Calcaneal apophysitis

Calcaneal apophysitis, also known as Sever disease, is the painful inflammation of the apophysis of the calcaneus.

It typically presents in active young children and adolescents, especially those who enjoy jumping and running sports. 

High plantar foot pressures are associated with Sever disease, although it is unclear whether they are a predisposing factor or a result of the condition. Gastrocnemius equinus may be a predisposing factor for Sever disease 7.

Patients tend to present with posterior heel pain, usually aggravated by physical activity such as walking, running, or jumping.

The condition is thought to result from repetitive microtrauma to growth plates of the calcaneus. However, some of the recent literature states that there is a lack of evidence that weight and activity levels are risk factors for Sever disease 6.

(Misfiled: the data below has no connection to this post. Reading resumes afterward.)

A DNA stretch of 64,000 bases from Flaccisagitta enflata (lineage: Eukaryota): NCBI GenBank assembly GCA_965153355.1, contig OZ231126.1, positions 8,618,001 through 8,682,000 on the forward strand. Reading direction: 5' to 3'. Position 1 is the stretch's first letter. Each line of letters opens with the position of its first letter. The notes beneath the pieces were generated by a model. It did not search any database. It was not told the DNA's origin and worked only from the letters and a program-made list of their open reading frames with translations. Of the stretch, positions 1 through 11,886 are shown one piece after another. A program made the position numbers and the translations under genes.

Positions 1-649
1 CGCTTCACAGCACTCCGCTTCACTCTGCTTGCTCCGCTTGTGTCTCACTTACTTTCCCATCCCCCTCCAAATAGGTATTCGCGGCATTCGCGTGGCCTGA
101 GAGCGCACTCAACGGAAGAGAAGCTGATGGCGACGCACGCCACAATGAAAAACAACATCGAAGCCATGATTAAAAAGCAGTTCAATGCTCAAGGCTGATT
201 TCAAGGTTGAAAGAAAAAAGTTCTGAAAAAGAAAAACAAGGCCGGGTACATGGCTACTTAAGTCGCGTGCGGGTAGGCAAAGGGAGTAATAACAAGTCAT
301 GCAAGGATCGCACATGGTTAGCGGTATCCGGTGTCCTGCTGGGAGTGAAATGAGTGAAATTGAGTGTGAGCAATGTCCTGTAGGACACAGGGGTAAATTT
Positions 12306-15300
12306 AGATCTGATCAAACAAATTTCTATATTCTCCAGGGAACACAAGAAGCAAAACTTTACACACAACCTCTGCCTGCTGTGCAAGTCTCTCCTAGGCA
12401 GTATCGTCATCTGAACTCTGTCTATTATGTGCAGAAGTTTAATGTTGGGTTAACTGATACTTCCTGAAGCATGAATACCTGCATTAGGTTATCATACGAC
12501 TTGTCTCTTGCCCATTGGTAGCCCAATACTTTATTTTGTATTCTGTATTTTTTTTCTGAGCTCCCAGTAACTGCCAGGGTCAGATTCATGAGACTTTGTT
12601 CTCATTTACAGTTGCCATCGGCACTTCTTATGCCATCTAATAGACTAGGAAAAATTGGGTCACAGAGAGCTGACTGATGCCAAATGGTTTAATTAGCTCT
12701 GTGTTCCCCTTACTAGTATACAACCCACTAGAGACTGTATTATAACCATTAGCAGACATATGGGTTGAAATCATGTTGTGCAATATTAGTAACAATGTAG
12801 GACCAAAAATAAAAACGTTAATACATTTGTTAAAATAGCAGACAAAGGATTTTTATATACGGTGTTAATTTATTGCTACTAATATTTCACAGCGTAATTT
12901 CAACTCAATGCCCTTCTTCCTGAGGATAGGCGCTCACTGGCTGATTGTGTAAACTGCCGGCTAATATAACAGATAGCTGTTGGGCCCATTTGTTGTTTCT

Sever disease is most often diagnosed clinically, and radiographic evaluation is believed to be unnecessary by many physicians, but if a diagnosis of calcaneal apophysitis is made without obtaining radiographs, a lesion requiring more aggressive treatment could be missed 4.

Foot radiographs are usually normal and the radiological identification of calcaneal apophysitis without clinical information is not reliable 9.

May show edematous changes within the calcaneal apophysis, possibly extending into the adjacent calcaneal tuberosity 10.

The condition is self-limiting with a brief limitation of activity sometimes being advocated. Standard advice is to reduce physical activity 8.

It is named after James Warren Sever (1878-1964), an American orthopedic surgeon, who first described it in 1912 1,11.

Article information

rID: 10681
Synonyms or Alternate Spellings:
  • Sever disease
  • Sever's disease

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Cases and figures

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